What is opportunity cost?
Let’s shed some light on the obscure concept of opportunity cost…
Two years into her career, my wife decided to start a management degree. Not an MBA but something similar. Management degrees are expensive but they cost way more than the price tag, because of opportunity cost.
I would like to explore this concept of opportunity cost with you today.
Back to the story, my wife decided that studying and working full time would be too much so she asked her employer to let her work 3 days a week. The employer refused. So my wife found another job where she could work three days a week. But she had to take a pay cut in addition to the lower part-time salary. All in all, she earned about 50k less than if she would have stayed at her previous job working full time.
If she would have stayed at her previous job working full time – That’s our baseline scenario. When calculating opportunity cost, it’s important to define exactly in comparison to what alternative this cost is calculated. Opportunity cost is how much money you could have gotten but didn’t.
So we could stop there: the total cost of this degree was the registration fee (20k) plus the 50k that she could have earned but didn’t. That’s already 70k and that’s a lot of money. But this approach is too simple.
See, in the baseline scenario, she wouldn’t have kept the 50k because taxes would have taken a good chunk of it. At a marginal tax rate of 30%, she would have kept all in all 35k. 35 plus 20 makes 55. Still expensive but less painful… Unfortunately, that’s not the full story yet.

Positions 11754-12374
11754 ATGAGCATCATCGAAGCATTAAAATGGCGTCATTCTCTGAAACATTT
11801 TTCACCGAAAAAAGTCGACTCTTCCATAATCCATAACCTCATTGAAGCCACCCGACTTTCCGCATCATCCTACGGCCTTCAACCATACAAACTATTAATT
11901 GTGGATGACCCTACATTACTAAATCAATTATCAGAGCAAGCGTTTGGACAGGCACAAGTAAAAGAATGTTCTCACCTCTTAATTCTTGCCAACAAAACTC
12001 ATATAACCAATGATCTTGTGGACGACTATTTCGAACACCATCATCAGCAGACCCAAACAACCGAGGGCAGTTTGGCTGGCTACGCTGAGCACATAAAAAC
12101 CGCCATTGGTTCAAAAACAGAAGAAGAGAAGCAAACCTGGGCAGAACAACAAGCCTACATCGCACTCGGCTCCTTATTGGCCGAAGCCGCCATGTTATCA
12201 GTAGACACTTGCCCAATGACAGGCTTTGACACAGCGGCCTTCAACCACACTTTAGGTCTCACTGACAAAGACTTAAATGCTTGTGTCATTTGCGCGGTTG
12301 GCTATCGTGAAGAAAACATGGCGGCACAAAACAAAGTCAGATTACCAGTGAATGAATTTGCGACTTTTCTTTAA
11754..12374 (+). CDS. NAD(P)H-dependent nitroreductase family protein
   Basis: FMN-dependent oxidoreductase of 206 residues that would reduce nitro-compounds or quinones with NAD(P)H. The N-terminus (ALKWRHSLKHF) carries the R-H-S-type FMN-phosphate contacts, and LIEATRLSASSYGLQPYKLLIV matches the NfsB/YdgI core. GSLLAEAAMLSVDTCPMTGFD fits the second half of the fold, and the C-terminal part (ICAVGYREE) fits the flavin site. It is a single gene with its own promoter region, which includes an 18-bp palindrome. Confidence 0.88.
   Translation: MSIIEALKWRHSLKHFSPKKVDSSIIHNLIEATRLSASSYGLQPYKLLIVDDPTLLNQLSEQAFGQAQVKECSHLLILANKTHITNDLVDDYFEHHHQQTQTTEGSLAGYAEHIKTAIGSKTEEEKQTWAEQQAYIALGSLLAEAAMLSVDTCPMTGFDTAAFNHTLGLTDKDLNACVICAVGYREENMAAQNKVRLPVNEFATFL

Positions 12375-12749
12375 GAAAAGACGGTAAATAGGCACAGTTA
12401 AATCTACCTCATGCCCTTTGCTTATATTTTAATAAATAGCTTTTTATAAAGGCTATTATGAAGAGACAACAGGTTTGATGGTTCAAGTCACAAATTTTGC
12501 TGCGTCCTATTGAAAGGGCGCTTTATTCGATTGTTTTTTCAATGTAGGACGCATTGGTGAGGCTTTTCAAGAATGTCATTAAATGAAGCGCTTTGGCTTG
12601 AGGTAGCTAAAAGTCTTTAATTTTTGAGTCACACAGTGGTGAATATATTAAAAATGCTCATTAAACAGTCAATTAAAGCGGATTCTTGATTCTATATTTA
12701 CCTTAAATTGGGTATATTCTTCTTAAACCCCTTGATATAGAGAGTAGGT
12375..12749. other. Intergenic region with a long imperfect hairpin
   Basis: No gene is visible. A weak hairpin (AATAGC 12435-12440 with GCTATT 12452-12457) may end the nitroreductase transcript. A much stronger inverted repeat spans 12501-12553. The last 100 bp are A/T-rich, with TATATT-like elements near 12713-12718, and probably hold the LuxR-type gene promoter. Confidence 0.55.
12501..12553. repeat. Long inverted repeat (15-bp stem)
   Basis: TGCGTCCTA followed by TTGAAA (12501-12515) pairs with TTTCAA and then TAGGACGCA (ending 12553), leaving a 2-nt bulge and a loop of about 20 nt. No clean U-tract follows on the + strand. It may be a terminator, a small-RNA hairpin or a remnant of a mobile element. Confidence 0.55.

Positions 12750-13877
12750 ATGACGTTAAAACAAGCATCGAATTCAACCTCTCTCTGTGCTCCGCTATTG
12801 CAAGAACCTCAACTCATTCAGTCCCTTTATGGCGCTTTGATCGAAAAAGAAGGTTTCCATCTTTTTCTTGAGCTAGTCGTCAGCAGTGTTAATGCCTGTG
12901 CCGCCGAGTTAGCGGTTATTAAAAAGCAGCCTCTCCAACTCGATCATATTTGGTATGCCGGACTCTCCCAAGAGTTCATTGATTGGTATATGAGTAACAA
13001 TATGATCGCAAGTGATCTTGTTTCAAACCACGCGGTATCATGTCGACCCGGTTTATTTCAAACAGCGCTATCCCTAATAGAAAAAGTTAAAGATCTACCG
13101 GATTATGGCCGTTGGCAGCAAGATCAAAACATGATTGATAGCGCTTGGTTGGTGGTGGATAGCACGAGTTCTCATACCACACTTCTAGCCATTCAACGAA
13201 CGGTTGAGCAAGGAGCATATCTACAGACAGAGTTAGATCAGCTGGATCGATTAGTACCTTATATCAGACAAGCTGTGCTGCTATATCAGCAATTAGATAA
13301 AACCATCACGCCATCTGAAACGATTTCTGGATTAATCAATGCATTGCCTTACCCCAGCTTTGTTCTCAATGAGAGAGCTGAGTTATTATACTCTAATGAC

In the baseline scenario, my wife would have not only kept the 35k but we would have invested it in the stock market. We would also have invested the 20k registration fee.
Since the year she did her degree was 2017, we have to calculate how much those 55k, invested in 2017, would have turned into today. The stock market essentially doubled since then. So those 55k be 110k today. Ouch… That’s one expensive degree. And every year the value of stock market climbs, that cost increases!
That’s the issue with opportunity cost: it usually grows with time. Think about it: what is the opportunity cost for your family of your grand-father buying a Volvo instead of a Ford 50 years ago? Well, that’s the difference in price (let’s say 10k) compounded at 7% for 50 years or… around 300k! That’s serious money.
Opportunity cost is often neglected when considering big life decisions. Obviously, money shouldn’t be the only factor in the decision making but accounting properly for opportunity cost helps to make more informed decisions.
For instance, when I took my 9 months sabbatical, I was well-aware that it was costing me about 90k in salary. And every year, that money that I didn’t earn and didn’t invest and that is currently not compounding increases. 30 years from now (projecting 7% growth), those 90k will be just short of 700k. But for our family, is was well worth it, because money is not the only factor.
For my wife, doing this degree was also well worth it. Personally speaking, she is much more fulfilled in her current job as a manager than she would have been as an engineer. But financially speaking as well: she now earns more money than in the baseline scenario, so she is slowly working her way to getting even. And since she will be working another 30 years, it will be a net win in the end.
So here is the method to determine opportunity cost of a decision:
- Define the baseline scenario: how much would earn, keep after taxes, and invest if you didn’t make the decision?
- Same thing in the case you made the decision
- Compute the difference and compound it at 7% per year
What is the life decision that had the highest opportunity cost for you but that you don’t regret making? Let me know!